Kansas City Chiefs head coach Andy Reid met with the media via Zoom on Monday, less than 16 hours after the team’s 17-10 AFC Championship win over the Baltimore Ravens.
Listen to the full presser above or by clicking here.
Reid began the media session by complimenting the offensive and defensive lines, as well as Patrick Mahomes, Isiah Pacheco and Travis Kelce. He also said he thought the defensive secondary had played well — and up front, he mentioned defensive linemen Chris Jones and George Karlaftis by name. Midway through the Zoom call, Reid made sure to highlight left guard Nick Allegretti and safety Deon Bush, as well.
We have rounded up the presser with four takeaways:
Reid outlined the Super Bowl “bye week” to come.
The unbelievable note that has been making the rounds is that this is the Chiefs’ fourth Super Bowl trip in five seasons. Reid has an established routine for what to do over the next few days.
It sounds like Reid will stick to the usual plan this week.
“The way it will look here: the guys come in [Monday], and we have a team meeting a little bit later [Monday],” began Reid. “And then they have a couple days off, and then they’ll come back on Thursday, and we’ll start our normal week. We’ll try to get everything done here (in Kansas City) the best we can and then once we get down there (in Las Vegas), it’s a good review for us — and still keep ourselves in football shape, so we’re ready to go.”
Reid acknowledged the Raiders’ loss as being a turning point of the season.
Kansas City’s last loss came a little bit over a month ago on Christmas Day. The Chiefs dropped a home game 20-14 to the below-.500 Las Vegas Raiders.
“I think that was a good wake-up call for us,” said Reid. “[The Raiders] came out with great emotion. Antonio [Pierce] had them ready to go, but that emotion was a thing that jumped out at you that they played with. I think it gave our guys a nice little wake-up call that we needed to step things up here. Things aren’t just going to fall in our lap. So we’re taking everybody’s best shot — and here’s a team that went through some adversity and they stepped up and were able to present themselves like they did, so we were able to learn from it and move on. I felt all along, though, we had the ability to do that. We needed just a little kick in the tail there.”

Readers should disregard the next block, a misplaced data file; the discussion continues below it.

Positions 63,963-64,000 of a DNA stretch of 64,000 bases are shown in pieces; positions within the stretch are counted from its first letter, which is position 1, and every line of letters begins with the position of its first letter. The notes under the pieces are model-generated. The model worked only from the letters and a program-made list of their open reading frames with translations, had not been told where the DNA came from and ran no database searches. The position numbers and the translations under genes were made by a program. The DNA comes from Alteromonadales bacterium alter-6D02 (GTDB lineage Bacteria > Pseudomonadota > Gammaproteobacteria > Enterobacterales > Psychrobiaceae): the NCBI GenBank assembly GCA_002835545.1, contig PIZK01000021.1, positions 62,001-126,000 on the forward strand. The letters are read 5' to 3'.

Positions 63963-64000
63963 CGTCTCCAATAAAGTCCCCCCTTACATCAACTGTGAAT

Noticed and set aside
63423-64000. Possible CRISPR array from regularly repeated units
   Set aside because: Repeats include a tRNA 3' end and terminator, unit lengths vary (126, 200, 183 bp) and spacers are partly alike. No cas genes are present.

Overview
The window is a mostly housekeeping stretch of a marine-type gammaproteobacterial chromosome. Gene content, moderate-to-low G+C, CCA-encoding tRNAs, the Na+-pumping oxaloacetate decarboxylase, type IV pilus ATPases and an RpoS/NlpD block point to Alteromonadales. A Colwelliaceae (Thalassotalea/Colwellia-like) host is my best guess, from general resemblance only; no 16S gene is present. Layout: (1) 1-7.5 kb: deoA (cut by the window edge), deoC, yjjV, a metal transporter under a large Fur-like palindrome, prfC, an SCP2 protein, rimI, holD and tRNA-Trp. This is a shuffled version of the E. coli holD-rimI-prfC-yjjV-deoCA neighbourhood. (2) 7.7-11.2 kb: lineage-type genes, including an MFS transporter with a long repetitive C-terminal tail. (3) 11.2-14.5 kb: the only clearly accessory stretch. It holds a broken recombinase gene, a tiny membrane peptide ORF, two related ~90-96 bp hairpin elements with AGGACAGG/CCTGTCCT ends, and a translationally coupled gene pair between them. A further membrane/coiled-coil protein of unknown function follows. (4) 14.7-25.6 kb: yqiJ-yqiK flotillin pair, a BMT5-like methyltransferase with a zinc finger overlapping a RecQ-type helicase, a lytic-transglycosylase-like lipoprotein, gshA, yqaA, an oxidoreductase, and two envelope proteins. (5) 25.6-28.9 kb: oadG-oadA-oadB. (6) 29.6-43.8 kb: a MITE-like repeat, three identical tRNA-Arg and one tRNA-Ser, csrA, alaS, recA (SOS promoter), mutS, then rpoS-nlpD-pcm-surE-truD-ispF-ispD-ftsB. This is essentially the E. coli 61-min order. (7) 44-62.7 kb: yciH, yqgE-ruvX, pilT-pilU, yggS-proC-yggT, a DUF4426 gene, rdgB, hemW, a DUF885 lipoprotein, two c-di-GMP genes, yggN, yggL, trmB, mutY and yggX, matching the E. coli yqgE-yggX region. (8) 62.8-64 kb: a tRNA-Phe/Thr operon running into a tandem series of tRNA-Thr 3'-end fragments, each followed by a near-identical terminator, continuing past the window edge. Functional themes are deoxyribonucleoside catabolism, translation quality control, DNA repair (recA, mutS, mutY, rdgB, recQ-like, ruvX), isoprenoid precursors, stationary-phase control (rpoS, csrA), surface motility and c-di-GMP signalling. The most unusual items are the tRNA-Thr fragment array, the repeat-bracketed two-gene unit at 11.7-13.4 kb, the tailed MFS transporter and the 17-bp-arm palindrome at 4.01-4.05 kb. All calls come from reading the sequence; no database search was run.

Kansas City had two turnovers and five penalties in the game, which had been talking points for the entire season. That led to an awakening for the team leaders.
“They just said, ‘Hey. We got to up our game,’” remembered Reid. “It wasn’t us as coaches jumping up and down on them. They took it within themselves to say, ‘We know what we are and can be. We’ve got to do it.’
“That jumps out at me, just that attitude. I mentioned it after the Buffalo game. I mentioned it [Sunday] afternoon. There’s a grit to that. Maybe you’re not the most talented. Maybe you’re not the fastest or the quickest or whatever. But let’s go maximize what we are and let the chips fall where they may.”
Reid recounted the process that led to the Chiefs’ defense as it is today.
They key was a defensive coordinator change in 2019, as Reid said goodbye to Bob Sutton, welcoming Steve Spagnuolo as his new defensive coordinator. Reid and Spagnuolo had worked together in Philadelphia from 1999-2006.
“We have a history together, so I knew what to expect and where he would go with things,” recalled Reid. “He had a young bunch and an older group that was tremendous for us, but they had kind of aged out.”
The Chiefs said goodbye to mainstays such as Tyrann Mathieu, Charvarius Ward and Anthony Hitchens, signing Justin Reid and drafting Trent McDuffie and Nick Bolton.
“Then we had this influx of new young guys — what he did with them I thought was great, of teaching. All of his guys did that. They did a great job of teaching, and the kids were receptive to it, and you’re seeing the rewards of that now. Is it one of the better defenses? Yeah, I’d say it’s one of the better defenses that I’ve been around.
“We had some real good ones in Philadelphia and some of the early defenses here, I don’t want to slight those guys. They did a nice job for us. But surely, this is a defense that has helped guide this team along as the offense was growing. Now that both are playing well, that’s a tribute to everybody involved — what Steve has done and then what [Matt Nagy] has done on the offensive side of helping them grow.”
Reid (once again) recognized what the Chiefs have in Patrick Mahomes.
It’s a player on a path to rivaling Tom Brady for the greatest player of all time.
“We see it every day,” said Reid. “We don’t take that for granted. We respect the job that he does, and we appreciate it. We know we’re seeing something special, and he’s still young in this business.
“That’s a great thing for the Chiefs, it’s a great thing for the city. It’s somebody that you could build around. And Brett Veach does a great job of that — of making sure other positions are relative to that. It’s a positive thing that we’re very aware of, is the best way I could say it.”